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Report on La Palma (Spain) — 10 November-16 November 2021

La Palma

Smithsonian / US Geological Survey Weekly Volcanic Activity Report,
10 November-16 November 2021
Managing Editor: Sally Kuhn Sennert

Please cite this report as:

Global Volcanism Program, 2021. Report on La Palma (Spain). In: Sennert, S K (ed.), Weekly Volcanic Activity Report, 10 November-16 November 2021. Smithsonian Institution and US Geological Survey.

Weekly Report (10 November-16 November 2021)

La Palma


28.57°N, 17.83°W; summit elev. 2426 m

All times are local (unless otherwise noted)

The eruption at La Palma continued during 10-16 November, characterized by Strombolian explosions and lava fountaining from multiple vents, advancing and sometimes branching lava flows, and daily ash emissions. Eruption details are based on official sources including daily PEVOLCA (Plan de Emergencias Volcánicas de Canarias) steering committee summaries. Volcanic tremor levels continued to be low. Seismicity at intermediate depths of 10-15 km remained low compared to previous weeks. The number and magnitude of deeper events, 20-38 km deep, increased during 9-11 with the highest number of deeper events recorded since the beginning of the eruption; the rate of deeper events decreased during 11-12 November. Two M 5 earthquakes were the largest events recorded during the week, occurring at 0447 on 11 November at a depth of 30 km and at 0756 on 13 November at a depth of 38 km.

Several vents in the main cone continued to effuse lava, eject tephra, and emit ash-and-gas plumes. The activity levels varied in intensity, though decreased overall during the week. By 10 November the highest point of the main cone was 1,130 m a.s.l. Lava continued to flow west through pre-existing lava channels and tubes, over older flows, and occasionally formed new branches. Occasional short-lived overflows of lava ponds occurred at the main crater vents. The flow field was made up of overlapping flows numbered 1-11. Lava filled in some gaps between the N flows, numbers 4 and 7, though lava-flow advancement was mainly focused at and near the ocean entries, with lava feeding flows 1, 2, and 9. The first flow, number 1, had previously reached the sea, and flow 9 had stalled before reaching the coast. Flow number 2 (in between 1 and 9) had reached the sea at Los Guirres Beach on 9 November, and sent a new branch N that entered the ocean at 0144 on 10 November. Flow 2 continued to advance during the week, filling in gaps between flows 1 and 9, and adding to the new lava delta laterally. Areas of high turbidity in the water column as far as 1 km from the lava front were caused by underwater lava advancement. By 16 November the width of the flow field had grown to 3.2 km.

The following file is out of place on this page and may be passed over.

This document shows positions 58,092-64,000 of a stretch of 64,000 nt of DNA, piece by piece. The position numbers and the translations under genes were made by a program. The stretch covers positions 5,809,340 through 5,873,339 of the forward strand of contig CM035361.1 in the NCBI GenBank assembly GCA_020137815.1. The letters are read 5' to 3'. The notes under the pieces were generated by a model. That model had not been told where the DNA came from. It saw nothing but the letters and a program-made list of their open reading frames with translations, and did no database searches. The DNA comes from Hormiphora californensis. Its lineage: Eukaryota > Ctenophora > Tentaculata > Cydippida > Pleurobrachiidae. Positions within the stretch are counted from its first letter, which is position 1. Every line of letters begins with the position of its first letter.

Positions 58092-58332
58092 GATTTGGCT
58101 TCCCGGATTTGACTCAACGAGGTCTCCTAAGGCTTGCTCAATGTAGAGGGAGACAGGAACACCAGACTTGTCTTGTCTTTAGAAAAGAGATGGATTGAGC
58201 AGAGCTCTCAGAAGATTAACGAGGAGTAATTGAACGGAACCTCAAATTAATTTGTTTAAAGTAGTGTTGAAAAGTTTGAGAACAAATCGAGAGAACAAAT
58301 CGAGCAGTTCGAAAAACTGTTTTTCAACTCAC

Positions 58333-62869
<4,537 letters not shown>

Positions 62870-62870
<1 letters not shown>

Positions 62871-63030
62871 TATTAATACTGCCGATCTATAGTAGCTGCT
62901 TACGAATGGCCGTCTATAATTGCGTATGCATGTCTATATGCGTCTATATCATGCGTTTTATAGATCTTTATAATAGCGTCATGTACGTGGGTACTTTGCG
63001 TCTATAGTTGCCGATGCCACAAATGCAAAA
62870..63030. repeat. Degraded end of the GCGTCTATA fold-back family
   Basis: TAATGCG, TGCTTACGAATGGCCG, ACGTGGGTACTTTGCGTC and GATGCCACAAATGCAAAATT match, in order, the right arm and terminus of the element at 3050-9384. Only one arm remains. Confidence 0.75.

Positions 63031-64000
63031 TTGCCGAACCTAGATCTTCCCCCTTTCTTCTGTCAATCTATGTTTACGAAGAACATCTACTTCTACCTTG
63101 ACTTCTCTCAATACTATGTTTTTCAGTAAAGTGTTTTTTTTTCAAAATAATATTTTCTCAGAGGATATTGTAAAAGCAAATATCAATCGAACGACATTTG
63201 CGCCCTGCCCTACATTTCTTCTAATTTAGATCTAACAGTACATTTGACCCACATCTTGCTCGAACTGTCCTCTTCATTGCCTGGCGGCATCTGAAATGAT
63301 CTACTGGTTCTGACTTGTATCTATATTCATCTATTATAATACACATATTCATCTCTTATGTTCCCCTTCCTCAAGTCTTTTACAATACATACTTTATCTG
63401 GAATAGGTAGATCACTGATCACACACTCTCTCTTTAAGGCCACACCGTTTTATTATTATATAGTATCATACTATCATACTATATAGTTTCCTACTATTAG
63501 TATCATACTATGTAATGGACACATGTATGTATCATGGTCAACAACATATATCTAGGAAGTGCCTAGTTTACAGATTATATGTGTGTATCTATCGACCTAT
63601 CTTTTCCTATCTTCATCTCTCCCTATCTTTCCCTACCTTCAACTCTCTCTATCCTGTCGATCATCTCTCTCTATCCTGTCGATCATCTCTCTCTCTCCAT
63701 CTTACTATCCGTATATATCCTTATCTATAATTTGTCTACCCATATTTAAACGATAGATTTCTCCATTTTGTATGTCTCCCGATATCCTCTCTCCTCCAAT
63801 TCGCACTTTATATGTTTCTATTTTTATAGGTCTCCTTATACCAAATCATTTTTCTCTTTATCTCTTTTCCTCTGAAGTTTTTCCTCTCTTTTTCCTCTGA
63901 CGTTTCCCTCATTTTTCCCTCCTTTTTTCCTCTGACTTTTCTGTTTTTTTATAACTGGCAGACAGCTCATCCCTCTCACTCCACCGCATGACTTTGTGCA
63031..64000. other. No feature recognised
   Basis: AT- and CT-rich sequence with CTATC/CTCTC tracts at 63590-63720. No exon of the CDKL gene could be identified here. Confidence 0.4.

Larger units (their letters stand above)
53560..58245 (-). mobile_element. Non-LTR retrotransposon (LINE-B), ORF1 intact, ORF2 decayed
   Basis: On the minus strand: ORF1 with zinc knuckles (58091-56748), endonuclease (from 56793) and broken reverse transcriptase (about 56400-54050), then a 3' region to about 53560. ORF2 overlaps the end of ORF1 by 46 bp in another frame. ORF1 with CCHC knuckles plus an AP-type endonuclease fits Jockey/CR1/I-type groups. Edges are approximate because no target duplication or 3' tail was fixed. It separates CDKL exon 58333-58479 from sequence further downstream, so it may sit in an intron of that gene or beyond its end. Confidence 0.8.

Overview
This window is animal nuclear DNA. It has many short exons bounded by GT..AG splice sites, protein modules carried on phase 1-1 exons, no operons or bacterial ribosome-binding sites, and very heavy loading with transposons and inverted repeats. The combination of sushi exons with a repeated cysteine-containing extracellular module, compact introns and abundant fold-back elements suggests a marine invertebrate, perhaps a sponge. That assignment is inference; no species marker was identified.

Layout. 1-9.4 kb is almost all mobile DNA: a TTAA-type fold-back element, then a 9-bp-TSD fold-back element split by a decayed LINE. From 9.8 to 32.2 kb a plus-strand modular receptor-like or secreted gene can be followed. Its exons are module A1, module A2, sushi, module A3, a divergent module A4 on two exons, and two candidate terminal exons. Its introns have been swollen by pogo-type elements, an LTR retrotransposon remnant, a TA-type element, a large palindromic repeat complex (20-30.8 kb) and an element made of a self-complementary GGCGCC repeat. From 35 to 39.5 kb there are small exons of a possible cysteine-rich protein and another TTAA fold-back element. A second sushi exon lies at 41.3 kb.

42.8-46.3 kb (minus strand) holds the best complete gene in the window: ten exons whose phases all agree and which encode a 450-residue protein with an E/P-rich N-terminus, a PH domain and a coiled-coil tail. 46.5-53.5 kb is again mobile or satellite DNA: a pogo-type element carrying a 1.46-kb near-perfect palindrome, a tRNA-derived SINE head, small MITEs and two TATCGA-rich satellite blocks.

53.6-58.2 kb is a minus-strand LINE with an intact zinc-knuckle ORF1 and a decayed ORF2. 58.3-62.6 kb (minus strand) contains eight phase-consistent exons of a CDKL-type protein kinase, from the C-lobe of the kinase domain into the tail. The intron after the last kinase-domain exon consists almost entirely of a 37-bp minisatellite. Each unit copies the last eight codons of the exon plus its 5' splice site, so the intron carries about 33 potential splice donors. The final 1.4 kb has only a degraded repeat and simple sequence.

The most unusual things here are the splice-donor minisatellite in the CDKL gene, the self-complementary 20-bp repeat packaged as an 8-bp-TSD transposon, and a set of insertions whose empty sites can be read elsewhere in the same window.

Sulfur dioxide emissions fluctuated at high levels between 7,000 and 43,000 tons per day on most days, but was as low as 2,000-4,000 tons per day on 13 and 15 November. Sometimes dense and billowing ash-and-gas plumes rose 1.8-3.1 km (5,900-10,200 ft) a.s.l. and drifted in multiple directions. Ash emissions intensified on 14 November. Clean-up of ash from streets and homes was conducted by both authorities and residents. According to a news report a resident that was granted permission to enter the exclusion zone to clean ash off of his roof died in the neighborhood of Corazoncillo of unknown causes. Fresh ash emissions from the volcano, and ash resuspended by people and vehicle movements, triggered a few air-quality alerts issued during 14-16 November; authorities warned residents of some affected areas (Los Llanos de Aridane, Tazacorte, El Paso, Puntagorda, and Tijarafe) to stay indoors. On 16 November ash drifted W and SW and caused some flight disruptions at the La Palma airport.

Geological Summary. The 47-km-long wedge-shaped island of La Palma, the NW-most of the Canary Islands, is composed of two large volcanic centers. The older northern one is cut by the massive steep-walled Caldera Taburiente, one of several massive collapse scarps produced by edifice failure to the SW. The younger Cumbre Vieja, the southern volcano, is one of the most active in the Canaries. The elongated volcano dates back to about 125,000 years ago and is oriented N-S. Eruptions during the past 7,000 years have formed abundant cinder cones and craters along the axis of Cumbre Vieja, producing fissure-fed lava flows that descend steeply to the sea. Eruptions recorded since the 15th century have produced mild explosive activity and lava flows that damaged populated areas. The southern tip of the island is mantled by a broad lava field emplaced during the 1677-1678 eruption. Lava flows also reached the sea in 1585, 1646, 1712, 1949, and 1971.

Sources: Instituto Volcanológico de Canarias (INVOLCAN), Instituto Geográfico Nacional (IGN), Gobierno de Canaries, EL PAÍS